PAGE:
Researchers have previously uncovered evidence of strong earthquakes in Israel in the mid-8th century BC in places like Hazor and Tell es-Safi. At the same time, no one found evidence of earthquakes in Jerusalem. In the course of the new work, the researchers found traces of the destruction of that time at the excavation site in the City of David National Park, as well as references to the earthquake in ancient sources.
The documents describe the consequences that occurred in Jerusalem many years after this event, which suggests that the earthquake must have greatly affected the people who lived at that time. More importantly, they found physical evidence in the form of broken pottery, lamps, kitchen utensils, furniture, and destroyed walls. They also found what they described as “several broken vessels” – the damage to them resembled defects on objects from other earthquakes.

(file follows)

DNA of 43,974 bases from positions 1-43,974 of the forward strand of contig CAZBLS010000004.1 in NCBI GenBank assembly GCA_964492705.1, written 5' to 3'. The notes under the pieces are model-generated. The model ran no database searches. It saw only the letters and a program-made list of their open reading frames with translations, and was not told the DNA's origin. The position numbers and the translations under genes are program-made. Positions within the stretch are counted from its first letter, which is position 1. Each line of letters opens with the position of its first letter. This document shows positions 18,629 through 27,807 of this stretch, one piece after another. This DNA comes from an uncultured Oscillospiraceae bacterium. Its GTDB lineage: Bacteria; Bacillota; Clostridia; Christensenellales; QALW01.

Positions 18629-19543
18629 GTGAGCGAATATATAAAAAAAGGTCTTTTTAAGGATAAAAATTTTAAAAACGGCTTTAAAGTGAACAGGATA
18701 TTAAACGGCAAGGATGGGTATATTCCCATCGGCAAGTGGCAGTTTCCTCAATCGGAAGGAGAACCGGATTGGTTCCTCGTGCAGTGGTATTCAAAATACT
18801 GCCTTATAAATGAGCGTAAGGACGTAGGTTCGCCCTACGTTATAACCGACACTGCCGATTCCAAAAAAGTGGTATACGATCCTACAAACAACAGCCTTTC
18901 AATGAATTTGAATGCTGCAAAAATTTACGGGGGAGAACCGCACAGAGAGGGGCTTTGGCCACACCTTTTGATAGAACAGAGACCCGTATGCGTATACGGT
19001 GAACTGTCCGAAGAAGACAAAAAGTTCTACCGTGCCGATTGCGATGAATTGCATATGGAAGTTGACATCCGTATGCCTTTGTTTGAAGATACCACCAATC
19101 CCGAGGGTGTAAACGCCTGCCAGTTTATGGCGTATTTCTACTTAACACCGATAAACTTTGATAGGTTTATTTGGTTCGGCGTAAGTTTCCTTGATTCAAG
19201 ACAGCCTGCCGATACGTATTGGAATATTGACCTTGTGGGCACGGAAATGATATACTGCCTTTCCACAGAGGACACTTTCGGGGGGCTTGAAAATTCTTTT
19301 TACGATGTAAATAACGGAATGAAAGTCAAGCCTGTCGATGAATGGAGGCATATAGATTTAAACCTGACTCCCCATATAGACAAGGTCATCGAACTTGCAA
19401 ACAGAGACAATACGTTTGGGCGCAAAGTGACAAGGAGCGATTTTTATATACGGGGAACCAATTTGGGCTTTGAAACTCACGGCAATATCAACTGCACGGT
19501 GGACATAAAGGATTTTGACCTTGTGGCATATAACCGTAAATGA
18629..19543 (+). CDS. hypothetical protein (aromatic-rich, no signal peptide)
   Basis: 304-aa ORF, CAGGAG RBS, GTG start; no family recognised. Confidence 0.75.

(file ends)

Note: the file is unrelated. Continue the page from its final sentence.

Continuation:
The artifacts were found on the layer on which modern structures stand – the team called it “the layer of destruction.” While examining the damaged items, they could not find any signs of fire or deliberate damage, for example, by invaders, so an earthquake is the most likely option. They also note that the depth of the artifacts helped place them in the approximate time of the earthquake, which is described in ancient sources.
The researchers were surprised at what they found at the site, as previous research showed that Jerusalem continued to exist after the massive earthquake. They suggest that, most likely, although Jerusalem was severely affected by the natural phenomenon, it was not the epicenter of the event. The team plans to present their work at the City of David Exploration Conference later this year.
Google previously launched Android Earthquake Alerts System in seven more countries ahead of a global launch next year. The Philippines is one of the places where earthquake warnings are enabled, and Android users recently rated it as effective.